Yours


We travelled with Black Prince Holidays, a member of award-winning holiday boat companies
consortium www.drifters.co.uk (or telephone 0845 7626252).
Our weekend break took us from Falkirk to Linlithgow.

Messing around, in, on or under water has always been a passion of mine, so given the chance to take some friends—Paul, Scott and his girlfriend, Marta—on a narrowboat for a long weekend, I jumped at it.

     None of us had experience with this type of boat, but any concerns were addressed on our arrival at our base in Falkirk. We were given a thorough tour of our 52ft floating home and while waiting for our departure slot, we considered our course. With all good intentions, we planned to head towards Edinburgh and stay at Linlithgow overnight.

     The Edinburgh and Glasgow Union Canal is 31.5 miles long between Edinburgh and Falkirk and linked to the Forth and Clyde Canal to Glasgow by the Falkirk Wheel—the world's first rotating boat lift. This revolutionary design lifts 600 tonnes of water plus boat more than 115 feet in less than four minutes, to solve the age-old problem of transferring boats between levels that traditionally required a flight of 11 locks. Despite its size, each turn of The Wheel uses virtually no more energy than boiling just two kettles. On board we were guided through our first lock, then joined by one of the lock-keepers during our ascent on the Falkirk Wheel. The view was quite spectacular. Being in a boat and still afloat while being 'scooped up' on to the Union Canal was very odd indeed.

     Two locks later and we were on our way. It was early April and still quite cold, so between reading my book, I took regular mugs of coffee to our 'Captain' Paul, and his 'first mate', Scott.

     We eventually arrived at the Falkirk tunnel, at 631m long and at least 12ft high. It's cut through solid rock and, like the rest of the canal, was hacked out by navvvies with picks and shovels. Legend has it that this canal was used to secretly transport the bodies murdered by the infamous Edinburgh body snatchers, Burke and Hare, who were labourers on the tunnel.

     During this long, dark passage I volunteered to take over as first mate. Typically, the weather had taken a turn for the worse, and I found myself battling with an umbrella in sharp rain and bitter wind and with night falling rapidly. Reaching civilisation and suitable mooring for the night we got out the two pegs and mallet, supplied for such occasions. Scott hammered in the first peg, but the wind pushed out the stem and the said peg now lies at the bottom of the canal!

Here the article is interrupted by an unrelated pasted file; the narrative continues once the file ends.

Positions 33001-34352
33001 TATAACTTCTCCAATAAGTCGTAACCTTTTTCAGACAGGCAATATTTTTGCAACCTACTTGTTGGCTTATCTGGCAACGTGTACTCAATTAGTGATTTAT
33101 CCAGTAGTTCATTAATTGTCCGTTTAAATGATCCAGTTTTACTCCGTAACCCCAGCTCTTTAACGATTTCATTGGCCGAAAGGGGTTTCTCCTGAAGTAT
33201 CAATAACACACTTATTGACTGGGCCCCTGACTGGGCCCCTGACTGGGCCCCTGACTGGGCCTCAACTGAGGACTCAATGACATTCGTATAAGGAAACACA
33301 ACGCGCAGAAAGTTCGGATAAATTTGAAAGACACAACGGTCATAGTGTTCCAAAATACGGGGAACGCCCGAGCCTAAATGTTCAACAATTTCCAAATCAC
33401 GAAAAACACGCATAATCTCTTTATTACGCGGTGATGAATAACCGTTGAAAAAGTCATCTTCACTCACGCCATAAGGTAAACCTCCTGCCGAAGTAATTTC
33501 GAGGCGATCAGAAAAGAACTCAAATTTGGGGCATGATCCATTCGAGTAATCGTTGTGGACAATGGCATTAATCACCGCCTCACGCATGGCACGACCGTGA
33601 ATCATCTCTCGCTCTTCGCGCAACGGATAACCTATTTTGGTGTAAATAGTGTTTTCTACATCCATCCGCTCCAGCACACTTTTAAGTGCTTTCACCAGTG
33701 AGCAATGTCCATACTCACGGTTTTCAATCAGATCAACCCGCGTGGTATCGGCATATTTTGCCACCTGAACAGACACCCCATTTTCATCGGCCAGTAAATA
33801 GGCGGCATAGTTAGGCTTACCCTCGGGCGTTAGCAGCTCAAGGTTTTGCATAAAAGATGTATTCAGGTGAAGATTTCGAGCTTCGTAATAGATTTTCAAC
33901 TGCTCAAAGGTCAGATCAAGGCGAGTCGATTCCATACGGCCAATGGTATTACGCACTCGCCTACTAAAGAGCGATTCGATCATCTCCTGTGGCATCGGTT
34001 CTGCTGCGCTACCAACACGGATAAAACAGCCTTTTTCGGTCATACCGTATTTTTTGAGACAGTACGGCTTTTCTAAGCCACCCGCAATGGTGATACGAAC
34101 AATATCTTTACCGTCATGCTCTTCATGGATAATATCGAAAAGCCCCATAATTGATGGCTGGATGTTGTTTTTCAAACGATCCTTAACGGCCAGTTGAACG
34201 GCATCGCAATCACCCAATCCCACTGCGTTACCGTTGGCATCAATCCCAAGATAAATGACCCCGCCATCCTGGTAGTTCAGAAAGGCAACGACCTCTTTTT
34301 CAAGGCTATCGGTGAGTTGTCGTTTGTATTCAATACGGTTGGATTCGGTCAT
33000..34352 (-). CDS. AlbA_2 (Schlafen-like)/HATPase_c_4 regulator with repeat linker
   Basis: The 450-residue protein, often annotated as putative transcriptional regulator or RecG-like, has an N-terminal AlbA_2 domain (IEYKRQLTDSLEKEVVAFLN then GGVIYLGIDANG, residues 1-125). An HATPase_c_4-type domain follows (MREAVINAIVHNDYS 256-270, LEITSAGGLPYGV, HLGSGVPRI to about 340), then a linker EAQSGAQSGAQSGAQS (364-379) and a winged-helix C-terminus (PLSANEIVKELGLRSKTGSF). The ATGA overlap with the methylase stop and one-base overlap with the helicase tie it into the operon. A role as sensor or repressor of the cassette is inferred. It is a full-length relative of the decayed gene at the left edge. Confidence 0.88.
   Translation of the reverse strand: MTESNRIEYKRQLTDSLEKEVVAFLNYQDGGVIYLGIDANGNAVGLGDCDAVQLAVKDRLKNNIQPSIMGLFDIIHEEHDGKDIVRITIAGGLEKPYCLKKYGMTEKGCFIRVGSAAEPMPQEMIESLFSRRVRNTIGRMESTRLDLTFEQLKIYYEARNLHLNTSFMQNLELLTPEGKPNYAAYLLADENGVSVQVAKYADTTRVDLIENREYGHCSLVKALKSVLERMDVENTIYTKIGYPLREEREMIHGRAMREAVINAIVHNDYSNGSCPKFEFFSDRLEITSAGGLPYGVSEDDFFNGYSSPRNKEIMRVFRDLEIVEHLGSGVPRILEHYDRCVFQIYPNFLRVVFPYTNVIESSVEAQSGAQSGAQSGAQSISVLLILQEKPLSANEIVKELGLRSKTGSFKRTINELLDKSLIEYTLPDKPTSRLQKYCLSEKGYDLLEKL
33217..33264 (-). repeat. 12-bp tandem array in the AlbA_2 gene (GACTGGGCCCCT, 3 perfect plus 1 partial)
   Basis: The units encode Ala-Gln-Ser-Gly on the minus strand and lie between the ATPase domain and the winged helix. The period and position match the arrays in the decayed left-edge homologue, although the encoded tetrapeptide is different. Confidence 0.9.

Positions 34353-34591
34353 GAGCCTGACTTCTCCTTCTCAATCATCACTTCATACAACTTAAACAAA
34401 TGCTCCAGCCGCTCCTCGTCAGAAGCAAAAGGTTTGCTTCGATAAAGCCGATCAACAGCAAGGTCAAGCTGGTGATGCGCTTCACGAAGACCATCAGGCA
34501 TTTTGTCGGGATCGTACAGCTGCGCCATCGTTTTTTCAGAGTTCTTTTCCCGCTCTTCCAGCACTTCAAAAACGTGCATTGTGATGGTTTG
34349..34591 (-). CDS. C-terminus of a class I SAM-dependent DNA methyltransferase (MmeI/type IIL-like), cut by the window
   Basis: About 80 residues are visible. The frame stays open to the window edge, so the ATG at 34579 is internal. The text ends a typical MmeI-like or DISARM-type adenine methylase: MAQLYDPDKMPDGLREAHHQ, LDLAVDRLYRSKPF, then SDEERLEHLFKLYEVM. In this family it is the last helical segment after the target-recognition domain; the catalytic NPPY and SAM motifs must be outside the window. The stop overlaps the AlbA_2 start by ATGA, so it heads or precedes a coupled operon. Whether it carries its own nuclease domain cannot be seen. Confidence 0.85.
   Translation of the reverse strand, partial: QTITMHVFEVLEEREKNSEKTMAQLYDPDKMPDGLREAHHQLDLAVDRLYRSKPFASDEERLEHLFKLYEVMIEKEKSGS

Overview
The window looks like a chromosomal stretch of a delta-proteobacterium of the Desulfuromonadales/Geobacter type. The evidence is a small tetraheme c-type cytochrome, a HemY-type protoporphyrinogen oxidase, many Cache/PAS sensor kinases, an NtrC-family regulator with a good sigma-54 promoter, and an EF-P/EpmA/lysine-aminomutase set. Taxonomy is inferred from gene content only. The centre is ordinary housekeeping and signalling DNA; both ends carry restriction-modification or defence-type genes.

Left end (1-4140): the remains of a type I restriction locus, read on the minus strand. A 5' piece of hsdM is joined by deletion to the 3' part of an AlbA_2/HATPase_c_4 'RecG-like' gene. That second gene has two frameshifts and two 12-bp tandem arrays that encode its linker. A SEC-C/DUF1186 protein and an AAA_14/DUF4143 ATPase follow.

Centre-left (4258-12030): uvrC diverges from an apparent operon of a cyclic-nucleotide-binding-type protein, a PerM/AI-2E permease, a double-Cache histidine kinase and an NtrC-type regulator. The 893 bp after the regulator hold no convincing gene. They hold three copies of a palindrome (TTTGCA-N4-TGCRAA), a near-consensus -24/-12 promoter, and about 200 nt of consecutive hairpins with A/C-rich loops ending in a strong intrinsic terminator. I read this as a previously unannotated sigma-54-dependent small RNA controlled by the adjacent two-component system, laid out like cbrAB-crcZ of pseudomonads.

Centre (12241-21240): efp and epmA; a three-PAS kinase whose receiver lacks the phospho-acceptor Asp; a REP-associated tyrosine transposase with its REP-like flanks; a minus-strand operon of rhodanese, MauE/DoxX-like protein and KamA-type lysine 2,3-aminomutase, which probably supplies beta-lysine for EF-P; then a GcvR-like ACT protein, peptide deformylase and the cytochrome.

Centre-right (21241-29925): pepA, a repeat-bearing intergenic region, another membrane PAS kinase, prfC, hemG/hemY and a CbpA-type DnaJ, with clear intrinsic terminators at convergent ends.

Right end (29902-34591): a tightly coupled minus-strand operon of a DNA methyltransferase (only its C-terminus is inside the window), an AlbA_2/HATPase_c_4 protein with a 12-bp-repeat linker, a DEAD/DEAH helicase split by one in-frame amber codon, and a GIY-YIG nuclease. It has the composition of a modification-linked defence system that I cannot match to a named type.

With one peg, no torch, cold, wet and rapidly losing the will to live, we found two branches and a boulder to cobble together a peg system —now the boat was going nowhere, at least not tonight! After a long, long day, we found the nearest pub, had a chat with the locals and returned to our boat for a well-earned rest.

  The next morning, I decided that I was going to take the helm. We continued leisurely, cruising the calm and peaceful canal over the Avon Aqueduct and admired the beautiful fauna and flora on the way to our next stop, Linlithgow Canal Centre.
     We arrived early afternoon in the pretty town of Linlithgow and decided that, given our time left on the trip, we would stay in the town, take in the local sights and travel the nine long miles back to Falkirk the next day. This historic town has many attractions, including Linlithgow Loch and Linlithgow Palace, birthplace of Mary Queen of Scots. We spent time wandering around the ruins of the palace and relaxing on the canal bank.

     I was rudely awakened the next morning by tne captain,  who advised  me we had  no hot water or  heating but, being an engineer, he could fix it—but not until he'd had breakfast. As I don't function well either until I've had a (hot shower) I reluctantly made my way to the galley! Fed at last, we set off for Falkirk and, other than a short spell trying to get ourselves off the bank, we (and the boat) arrived wet, cold, but relatively unscathed back at the top of the Falkirk Wheel.

     A narrowboat holiday, although hard work at times, can be very relaxing and a great deal of fun. Have a rough plan of action, but the best plan is to forget the time, wave to the passers-by, enjoy the scenery and quite literally go with the flow. Most importantly, don't forget your sense of humour, waterproofs and a willing crew member with a constant supply of hot tea. You certainly need it to stand in abundant liquid sunshine and pilot a boat with a top speed of 4mph! 

 

What do you need to take?

Black Prince provides a list of basic provisions they can buy on your behalf for a nominal feeJhis is a self-catering holiday, so take supplies - you never know how long it will be until you find a shop or canal-side pub that sells food!

 

How much experience do you need?

None at all - narrowboats are easy to steer and control. Basic routine maintenance needs to be carried out daily, so do take notes. You will be given a tour of the boat and an explanation of lock procedures, route and most importantly how to manoeuvre. As the canals are quite narrow and shallow, you can't travel at more than walking pace, so there's little chance of you causing damage to the boat or yourself if you misjudge a manoeuvre.